I had lunch today in my favorite diner. There was a woman patron a few tables behind me who was talking at-length about exterminating rats and how problematic it was. It’s a small diner, by the way, and she was loud—very loud. If I could hear her, so could everyone else in the place. I thought: How could a person be so unmindful and inconsiderate to discuss doing away with rats in an eatery? But, really, why should I have been surprised? We live in an oblivious and insensitive time.
Yes, another year is just hours away from being consigned to yesteryear. Another year, that is, in the Age of Unreason that we call home. I typically avoid political subject matter—for obvious reasons—but after reading the president-elect’s Happy New Year’s greeting, which referenced his “many enemies,” the teeny-tiniest scrap of hope, which I tenaciously clung to, vanished. I was hoping against hope, I guess, that the Orange Man—soon to be the President of the United States—might not be as narcissistic and unhinged as the previous mountain of evidence suggested. Hope doesn’t always spring eternal. Rats!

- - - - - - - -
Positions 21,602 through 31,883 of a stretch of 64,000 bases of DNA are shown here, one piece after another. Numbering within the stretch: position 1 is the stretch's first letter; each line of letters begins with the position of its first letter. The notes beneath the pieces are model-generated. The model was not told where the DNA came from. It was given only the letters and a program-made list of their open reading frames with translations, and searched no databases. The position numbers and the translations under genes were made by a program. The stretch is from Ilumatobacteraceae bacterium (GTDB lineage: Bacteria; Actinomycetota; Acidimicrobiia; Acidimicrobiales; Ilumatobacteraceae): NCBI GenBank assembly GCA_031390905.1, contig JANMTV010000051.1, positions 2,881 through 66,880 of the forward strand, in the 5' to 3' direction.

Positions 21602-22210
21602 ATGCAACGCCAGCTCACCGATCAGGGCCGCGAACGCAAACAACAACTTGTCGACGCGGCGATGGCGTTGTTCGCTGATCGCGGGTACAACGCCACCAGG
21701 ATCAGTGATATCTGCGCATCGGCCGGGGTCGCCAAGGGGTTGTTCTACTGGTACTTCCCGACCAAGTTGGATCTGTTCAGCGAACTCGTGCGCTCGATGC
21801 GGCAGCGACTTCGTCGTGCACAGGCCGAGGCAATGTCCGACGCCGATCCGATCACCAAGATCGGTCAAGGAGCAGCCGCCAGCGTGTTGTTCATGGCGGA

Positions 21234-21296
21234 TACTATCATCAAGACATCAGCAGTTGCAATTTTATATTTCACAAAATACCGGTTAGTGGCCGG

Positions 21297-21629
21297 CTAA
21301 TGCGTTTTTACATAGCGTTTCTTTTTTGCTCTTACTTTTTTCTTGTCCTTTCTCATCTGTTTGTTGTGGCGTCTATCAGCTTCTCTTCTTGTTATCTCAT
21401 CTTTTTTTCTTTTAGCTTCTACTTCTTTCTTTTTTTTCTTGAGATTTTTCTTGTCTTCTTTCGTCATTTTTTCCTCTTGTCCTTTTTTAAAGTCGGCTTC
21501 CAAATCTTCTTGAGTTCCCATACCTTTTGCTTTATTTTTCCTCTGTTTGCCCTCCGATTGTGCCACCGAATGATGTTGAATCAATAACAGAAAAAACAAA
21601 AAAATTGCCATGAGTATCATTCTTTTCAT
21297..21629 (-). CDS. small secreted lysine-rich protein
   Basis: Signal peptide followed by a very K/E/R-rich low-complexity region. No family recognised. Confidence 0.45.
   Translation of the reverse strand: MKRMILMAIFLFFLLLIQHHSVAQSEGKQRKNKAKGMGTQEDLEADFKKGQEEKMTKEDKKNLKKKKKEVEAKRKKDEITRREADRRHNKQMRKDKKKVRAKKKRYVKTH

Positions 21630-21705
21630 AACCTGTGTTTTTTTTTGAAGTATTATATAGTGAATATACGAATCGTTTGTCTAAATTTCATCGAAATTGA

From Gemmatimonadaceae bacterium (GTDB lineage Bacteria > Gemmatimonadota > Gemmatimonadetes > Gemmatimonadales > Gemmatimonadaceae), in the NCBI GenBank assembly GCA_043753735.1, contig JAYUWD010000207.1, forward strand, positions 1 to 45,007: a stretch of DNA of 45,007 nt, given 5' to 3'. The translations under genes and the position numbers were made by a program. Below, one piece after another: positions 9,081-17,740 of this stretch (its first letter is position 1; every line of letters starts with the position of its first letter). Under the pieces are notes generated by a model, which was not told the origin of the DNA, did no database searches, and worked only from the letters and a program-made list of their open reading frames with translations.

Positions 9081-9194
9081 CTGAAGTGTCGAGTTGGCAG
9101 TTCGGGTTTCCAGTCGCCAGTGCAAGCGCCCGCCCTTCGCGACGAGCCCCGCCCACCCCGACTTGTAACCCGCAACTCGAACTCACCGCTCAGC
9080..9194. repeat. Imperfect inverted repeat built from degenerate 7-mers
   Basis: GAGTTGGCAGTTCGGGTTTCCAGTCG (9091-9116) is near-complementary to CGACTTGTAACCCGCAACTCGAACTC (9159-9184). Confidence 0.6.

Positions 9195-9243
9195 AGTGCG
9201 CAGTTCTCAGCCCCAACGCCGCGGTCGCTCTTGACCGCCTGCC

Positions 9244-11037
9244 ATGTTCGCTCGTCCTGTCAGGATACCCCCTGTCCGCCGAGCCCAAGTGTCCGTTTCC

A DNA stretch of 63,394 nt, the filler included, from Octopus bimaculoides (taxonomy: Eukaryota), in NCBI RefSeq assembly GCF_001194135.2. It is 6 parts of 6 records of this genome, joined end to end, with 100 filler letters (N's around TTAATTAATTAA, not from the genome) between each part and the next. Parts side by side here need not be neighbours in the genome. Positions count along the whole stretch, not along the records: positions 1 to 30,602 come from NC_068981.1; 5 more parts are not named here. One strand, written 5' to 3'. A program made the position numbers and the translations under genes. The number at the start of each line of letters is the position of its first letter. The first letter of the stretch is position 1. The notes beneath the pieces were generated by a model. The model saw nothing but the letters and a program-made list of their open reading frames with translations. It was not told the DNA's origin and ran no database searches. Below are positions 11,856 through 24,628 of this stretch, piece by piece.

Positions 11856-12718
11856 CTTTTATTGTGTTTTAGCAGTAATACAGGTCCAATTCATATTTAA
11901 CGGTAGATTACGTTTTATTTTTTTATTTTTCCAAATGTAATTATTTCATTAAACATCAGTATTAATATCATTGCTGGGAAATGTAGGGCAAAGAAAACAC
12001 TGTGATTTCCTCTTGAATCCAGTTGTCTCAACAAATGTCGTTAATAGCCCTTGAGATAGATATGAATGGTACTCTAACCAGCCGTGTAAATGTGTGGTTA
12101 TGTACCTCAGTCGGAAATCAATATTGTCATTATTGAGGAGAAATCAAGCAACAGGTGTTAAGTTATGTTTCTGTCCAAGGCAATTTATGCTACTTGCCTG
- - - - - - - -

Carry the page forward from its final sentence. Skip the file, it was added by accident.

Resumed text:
We were in the midst of the Cold War back then, which now seems—strangely—like the good old days. When contrasted with the garbled present, it was a pretty cut-and-dried period. Taking sides was easy. Fast-forward to the waning moments of 2016 and the president-elect, a Republican no less, criticizes the sitting president for being too hard on Russia, and tosses verbal bouquets to an autocratic thug. What a difference four decades make. Ronald Reagan no doubt is spinning in his grave.
In waning hours of 2016, it seems to me that virtually everything is turned upside down and—alas—not likely to right itself in 2017. And it’s not merely the political landscape that’s bizarre and ugly. It’s everyone everywhere staring obsessively into their myriad devices—checking out Facebook, texting, and babbling on their cells. The world at large is unlikely, I fear, to become a better place in the new year and rats will still be a problem.
(Photo three from the personal collection of Nicholas Nigro)